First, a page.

Endovascular Stroke Therapy More Beneficial On-Site Than Off-Site

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Endovascular stroke therapy was shown to be more beneficial on-site than after transfer in patients with acute ischemic stroke.

Functional outcomes and in-hospital mortality were better in patients with acute ischemic stroke who received on-site endovascular stroke therapy (EST), compared with those who received therapy following transfer to another site, according to study results published in JACC: Cardiovascular Interventions.

EST has an important role in modern acute ischemic stroke care. However, limited data exist on results of EST after transferring patients to receive therapy off-site. The goal of this study was to compare the outcomes of on-site vs off-site EST for patients with acute ischemic stroke.

Researchers identified adults who underwent EST for acute ischemic stroke from the Vizient Clinical Database. The subjects were divided into 2 groups: on-site EST and off-site EST.

The primary outcomes were in-hospital mortality and poor functional outcomes, defined as death or discharge to hospice or a long-term nursing facility.

The study cohort included 22,193 patients who underwent EST for acute ischemic stroke at 99 centers, including 11,267 (50.8%; mean age, 67.9 years) who underwent therapy on-site and 10,926 (49.2%; mean age, 68.4 years) who were transferred to EST-capable centers.

Incidences of in-hospital mortality (13.7% vs 11.1%, respectfully; P <.001) and poor functional outcomes (38.6% vs 36.2%, respectfully; P <.001) were higher in the off-site EST group than those treated on-site. In addition, intracranial hemorrhage (20.6% vs 17.4%, respectfully; P <.001), and mechanical ventilation (33.1% vs 31.5%, respectfully; P =.01) were more frequent in the off-site EST group. In the on-site therapy group, patients were more likely to be discharged to home (24.6% vs 20.9%, respectively).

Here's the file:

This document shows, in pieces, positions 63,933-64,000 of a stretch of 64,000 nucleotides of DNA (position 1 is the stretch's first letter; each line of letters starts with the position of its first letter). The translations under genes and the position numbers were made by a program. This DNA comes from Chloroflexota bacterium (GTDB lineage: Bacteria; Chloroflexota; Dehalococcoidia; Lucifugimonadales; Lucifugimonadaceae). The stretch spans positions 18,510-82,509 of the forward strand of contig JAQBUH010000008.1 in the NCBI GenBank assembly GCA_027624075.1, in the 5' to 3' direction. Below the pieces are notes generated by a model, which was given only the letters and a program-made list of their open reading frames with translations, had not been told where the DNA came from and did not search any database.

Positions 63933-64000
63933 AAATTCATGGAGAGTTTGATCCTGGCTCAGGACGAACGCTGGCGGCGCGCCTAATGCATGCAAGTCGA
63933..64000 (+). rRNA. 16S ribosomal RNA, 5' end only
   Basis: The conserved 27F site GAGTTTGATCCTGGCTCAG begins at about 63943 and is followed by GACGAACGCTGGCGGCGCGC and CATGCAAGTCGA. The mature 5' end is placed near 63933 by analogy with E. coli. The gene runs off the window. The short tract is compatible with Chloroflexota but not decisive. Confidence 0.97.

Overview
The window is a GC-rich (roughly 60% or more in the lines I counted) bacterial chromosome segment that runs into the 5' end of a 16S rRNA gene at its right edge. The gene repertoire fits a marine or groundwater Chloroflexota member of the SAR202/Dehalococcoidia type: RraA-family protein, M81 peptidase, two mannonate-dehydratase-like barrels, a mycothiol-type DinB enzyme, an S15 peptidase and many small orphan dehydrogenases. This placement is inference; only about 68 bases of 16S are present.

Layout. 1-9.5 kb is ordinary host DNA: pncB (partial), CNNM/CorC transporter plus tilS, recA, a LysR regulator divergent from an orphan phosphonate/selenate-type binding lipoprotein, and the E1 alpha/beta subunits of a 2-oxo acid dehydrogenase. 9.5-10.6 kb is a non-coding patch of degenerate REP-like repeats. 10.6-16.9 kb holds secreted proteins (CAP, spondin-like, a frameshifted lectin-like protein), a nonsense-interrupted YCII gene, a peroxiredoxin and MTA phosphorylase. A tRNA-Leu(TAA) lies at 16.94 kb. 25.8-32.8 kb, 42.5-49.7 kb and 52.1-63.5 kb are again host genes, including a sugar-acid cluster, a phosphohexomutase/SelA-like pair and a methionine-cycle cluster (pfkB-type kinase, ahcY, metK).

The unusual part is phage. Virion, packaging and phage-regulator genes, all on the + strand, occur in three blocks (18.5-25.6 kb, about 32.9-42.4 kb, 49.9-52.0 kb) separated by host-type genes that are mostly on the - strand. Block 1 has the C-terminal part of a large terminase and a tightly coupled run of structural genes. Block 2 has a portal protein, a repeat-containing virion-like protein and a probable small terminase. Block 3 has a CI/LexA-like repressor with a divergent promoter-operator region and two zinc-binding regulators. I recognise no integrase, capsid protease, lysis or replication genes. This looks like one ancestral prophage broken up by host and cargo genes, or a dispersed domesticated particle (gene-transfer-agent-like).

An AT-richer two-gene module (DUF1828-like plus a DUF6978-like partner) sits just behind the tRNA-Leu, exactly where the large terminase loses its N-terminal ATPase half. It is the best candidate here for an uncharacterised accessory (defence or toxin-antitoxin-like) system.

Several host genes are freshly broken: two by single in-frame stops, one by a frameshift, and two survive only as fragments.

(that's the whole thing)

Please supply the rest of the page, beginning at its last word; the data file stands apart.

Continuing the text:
Using propensity-score matching, study researchers compared 2 pairs of 7557patients who had EST on- vs off-site. In this analysis, in-hospital mortality (14.7% vs 11.2%, respectfully; P <.001) and poor functional outcomes (40.7% vs 35.9%, respectfully; P <.001) remained significantly higher in the off-site EST group compared with the on-site group. The increased risk for in-hospital mortality and poor functional outcomes remained significant after study researchers applied several risk adjustment models.

The study had several limitations, including potential under- or over-coding of in-hospital procedures and complications; no information regarding outcomes beyond hospital discharge; and missing data on stroke severity, EST techniques, timing of intervention, transfer times and modes, and angiographic findings.

“In contemporary practice in the United States, AIS [acute ischemic stroke] patients who are treated with EST onsite achieved lower in-hospital mortality and better functional outcomes compared with those who are transferred to receive EST offsite,” concluded the study researchers.


Alkhouli M, Alqahtani F, Hopkins LN, et al. Clinical outcomes of on-Site versus off-Site endovascular stroke interventions. JACC: Cardiovascular Interventions. 2020;13(18):2159-2166. doi: 10.1016/j.jcin.2020.05.025